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This study examines the phenomenon of speaking in tongue(s) in the Corinthian church from the point of view of the politics of language. Instead of seeing tongue(s) as a problem of unintelligible-ecstatic speech, it reconsiders this phenomenon as a linguistic struggle. Tongue(s), in this sense, is a multilingual social dynamic that Paul perceives as chaotic. Special attention is given to the role of language as one of the crucial markers of the ancient Greeks’ collective identity. The barbarians are their imaginative and discursive ‘others’ who do not share their language. It is within this sociopolitical context that the employment of the term βάρβαρος in 1 Cor. 14:11 can be understood as a performative act of constituting racialized subjects. Such discourse is Paul’s political strategy of bringing a monolingual order into the Corinthian church.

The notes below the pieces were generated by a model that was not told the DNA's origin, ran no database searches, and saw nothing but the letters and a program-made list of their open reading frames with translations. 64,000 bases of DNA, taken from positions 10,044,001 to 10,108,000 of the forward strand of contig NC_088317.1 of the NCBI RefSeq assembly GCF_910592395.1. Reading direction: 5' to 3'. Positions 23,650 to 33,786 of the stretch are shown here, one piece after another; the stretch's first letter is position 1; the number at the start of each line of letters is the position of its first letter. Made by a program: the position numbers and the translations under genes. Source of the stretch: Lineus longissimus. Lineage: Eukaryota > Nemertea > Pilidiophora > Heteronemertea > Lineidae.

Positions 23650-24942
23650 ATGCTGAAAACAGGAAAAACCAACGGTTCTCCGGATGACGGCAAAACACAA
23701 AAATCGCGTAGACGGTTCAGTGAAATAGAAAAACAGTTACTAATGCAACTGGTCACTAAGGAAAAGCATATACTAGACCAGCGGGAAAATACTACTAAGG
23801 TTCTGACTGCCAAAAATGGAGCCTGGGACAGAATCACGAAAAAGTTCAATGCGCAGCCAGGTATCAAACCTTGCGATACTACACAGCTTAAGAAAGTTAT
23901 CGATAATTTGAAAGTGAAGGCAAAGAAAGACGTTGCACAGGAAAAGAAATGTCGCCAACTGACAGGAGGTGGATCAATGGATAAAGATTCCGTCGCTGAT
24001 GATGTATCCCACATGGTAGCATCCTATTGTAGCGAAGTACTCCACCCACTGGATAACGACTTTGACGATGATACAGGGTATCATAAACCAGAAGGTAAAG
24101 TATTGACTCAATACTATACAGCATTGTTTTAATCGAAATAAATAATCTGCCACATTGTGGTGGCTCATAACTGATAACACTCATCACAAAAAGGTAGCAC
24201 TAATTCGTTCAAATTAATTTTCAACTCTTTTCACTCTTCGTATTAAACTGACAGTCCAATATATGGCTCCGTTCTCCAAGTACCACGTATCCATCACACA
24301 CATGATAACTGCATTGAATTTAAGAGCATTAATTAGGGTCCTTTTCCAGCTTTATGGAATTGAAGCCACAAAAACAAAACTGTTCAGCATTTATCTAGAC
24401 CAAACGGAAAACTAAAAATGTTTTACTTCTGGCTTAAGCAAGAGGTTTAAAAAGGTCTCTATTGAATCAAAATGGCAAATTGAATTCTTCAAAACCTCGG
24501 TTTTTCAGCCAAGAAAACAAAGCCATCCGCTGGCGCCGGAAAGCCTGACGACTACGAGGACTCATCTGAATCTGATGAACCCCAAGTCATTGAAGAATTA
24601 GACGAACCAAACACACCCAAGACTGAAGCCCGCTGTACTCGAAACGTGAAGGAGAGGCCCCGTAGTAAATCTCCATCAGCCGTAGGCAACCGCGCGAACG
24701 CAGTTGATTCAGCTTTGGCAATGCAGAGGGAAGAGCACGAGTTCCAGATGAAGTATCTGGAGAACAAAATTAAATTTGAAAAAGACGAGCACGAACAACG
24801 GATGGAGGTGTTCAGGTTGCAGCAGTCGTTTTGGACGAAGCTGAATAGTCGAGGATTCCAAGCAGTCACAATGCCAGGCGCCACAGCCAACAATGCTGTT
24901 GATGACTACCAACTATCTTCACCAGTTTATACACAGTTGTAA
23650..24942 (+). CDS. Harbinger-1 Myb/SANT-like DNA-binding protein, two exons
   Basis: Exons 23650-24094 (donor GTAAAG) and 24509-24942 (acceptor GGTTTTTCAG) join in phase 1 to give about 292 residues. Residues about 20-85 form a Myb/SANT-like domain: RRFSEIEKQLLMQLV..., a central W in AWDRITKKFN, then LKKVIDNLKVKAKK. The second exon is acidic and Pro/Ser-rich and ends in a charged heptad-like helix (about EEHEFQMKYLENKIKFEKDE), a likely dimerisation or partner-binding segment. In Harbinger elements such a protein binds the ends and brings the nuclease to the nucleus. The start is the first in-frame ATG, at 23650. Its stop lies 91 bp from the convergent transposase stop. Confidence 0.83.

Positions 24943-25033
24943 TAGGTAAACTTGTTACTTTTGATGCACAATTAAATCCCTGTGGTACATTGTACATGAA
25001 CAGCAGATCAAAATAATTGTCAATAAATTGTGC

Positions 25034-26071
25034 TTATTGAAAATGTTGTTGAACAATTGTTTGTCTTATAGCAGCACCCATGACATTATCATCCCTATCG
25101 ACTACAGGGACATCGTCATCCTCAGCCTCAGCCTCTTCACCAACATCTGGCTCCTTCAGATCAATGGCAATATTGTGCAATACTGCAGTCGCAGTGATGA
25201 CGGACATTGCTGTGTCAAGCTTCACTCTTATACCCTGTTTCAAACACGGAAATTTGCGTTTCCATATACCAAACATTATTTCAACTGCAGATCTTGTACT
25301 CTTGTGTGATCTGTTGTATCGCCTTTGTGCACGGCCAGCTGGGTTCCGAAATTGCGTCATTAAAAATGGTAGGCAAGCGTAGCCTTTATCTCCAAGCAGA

Originally published in the Journal for the Study of the New Testament 41:2 (December 2018): 223–245.

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